I find it very encouraging that these issues are being debated. The SPACE Act may never become law, and indeed it does leave things to be desired in my opinion. But it does actually address the issue of property rights, if in a fairly blunt way. I would rather see something that attempts to fit into the Outer Space Treaty’s framework with regard to property rights, but I am pleased to see that the Congress is interested in supporting this fledgling industry.
The new space race has already begun, and it may not be long before we see a veritable gold rush to orbiting mines. We need to address the issue of property rights comprehensively, both domestically and internationally. We should do so in a thoughtful way to ensure outer space remains a place of international cooperation, even with private commercial competition. If we craft appropriate legislation, we can allow the new commercial space industry to expand mankind’s frontiers yet further, and allow our species to truly take advantage of the resources in our solar neighborhood.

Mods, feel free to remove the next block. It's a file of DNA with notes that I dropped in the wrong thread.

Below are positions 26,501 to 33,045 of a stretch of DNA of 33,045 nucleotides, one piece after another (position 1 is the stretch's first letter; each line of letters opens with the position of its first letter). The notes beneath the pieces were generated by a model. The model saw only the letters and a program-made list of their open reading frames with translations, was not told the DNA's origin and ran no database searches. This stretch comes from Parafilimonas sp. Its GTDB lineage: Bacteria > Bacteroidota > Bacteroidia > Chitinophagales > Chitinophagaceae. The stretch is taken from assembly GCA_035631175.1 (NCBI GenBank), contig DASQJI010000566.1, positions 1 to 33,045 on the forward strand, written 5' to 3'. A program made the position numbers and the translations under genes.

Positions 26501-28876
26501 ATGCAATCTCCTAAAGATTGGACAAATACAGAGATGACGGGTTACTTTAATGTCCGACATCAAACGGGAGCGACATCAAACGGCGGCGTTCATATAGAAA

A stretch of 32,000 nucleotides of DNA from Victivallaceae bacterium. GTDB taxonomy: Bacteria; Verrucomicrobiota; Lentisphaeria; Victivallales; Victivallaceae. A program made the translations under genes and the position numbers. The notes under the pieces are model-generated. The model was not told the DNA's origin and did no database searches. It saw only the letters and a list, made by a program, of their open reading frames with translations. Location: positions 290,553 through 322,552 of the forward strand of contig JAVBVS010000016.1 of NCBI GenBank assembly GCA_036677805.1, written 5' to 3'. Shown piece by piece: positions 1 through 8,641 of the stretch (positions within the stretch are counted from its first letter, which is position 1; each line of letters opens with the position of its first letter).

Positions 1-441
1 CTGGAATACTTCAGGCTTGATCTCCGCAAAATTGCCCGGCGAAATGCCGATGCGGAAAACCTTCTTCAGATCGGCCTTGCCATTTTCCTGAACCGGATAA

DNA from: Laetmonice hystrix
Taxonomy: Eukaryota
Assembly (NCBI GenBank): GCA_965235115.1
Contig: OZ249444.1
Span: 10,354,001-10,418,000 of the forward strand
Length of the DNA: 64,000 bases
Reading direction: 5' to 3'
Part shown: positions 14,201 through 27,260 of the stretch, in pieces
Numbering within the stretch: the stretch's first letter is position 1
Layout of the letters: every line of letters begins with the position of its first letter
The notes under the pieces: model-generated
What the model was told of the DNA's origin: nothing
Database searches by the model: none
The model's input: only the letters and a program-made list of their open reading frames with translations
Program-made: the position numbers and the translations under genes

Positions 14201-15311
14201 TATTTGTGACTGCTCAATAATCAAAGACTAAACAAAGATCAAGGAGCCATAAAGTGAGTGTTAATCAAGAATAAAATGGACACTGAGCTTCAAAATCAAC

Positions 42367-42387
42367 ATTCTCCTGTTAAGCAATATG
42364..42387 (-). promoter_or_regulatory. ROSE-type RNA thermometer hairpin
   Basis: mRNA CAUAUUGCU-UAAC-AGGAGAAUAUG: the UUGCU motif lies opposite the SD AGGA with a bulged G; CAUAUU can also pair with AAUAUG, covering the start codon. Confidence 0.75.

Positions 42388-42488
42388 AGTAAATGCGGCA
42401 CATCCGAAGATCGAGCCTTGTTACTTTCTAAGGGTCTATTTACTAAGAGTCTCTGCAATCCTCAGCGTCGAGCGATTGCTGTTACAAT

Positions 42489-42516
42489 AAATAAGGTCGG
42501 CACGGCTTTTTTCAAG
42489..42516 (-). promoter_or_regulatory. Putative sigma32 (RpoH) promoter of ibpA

Tim LeFebvre, Esq.
EDIT: There is, in fact, legislation in the Senate the addresses the property rights issue, the Space Resource Exploration and Utilization Act of 2015 (S. 976). This uses essentially the same language as the House bill. My thanks to Space Attorney Michael J. Listner, Esq. for pointing that out. (@Ponder68) http://www.spacelawsolutions.com/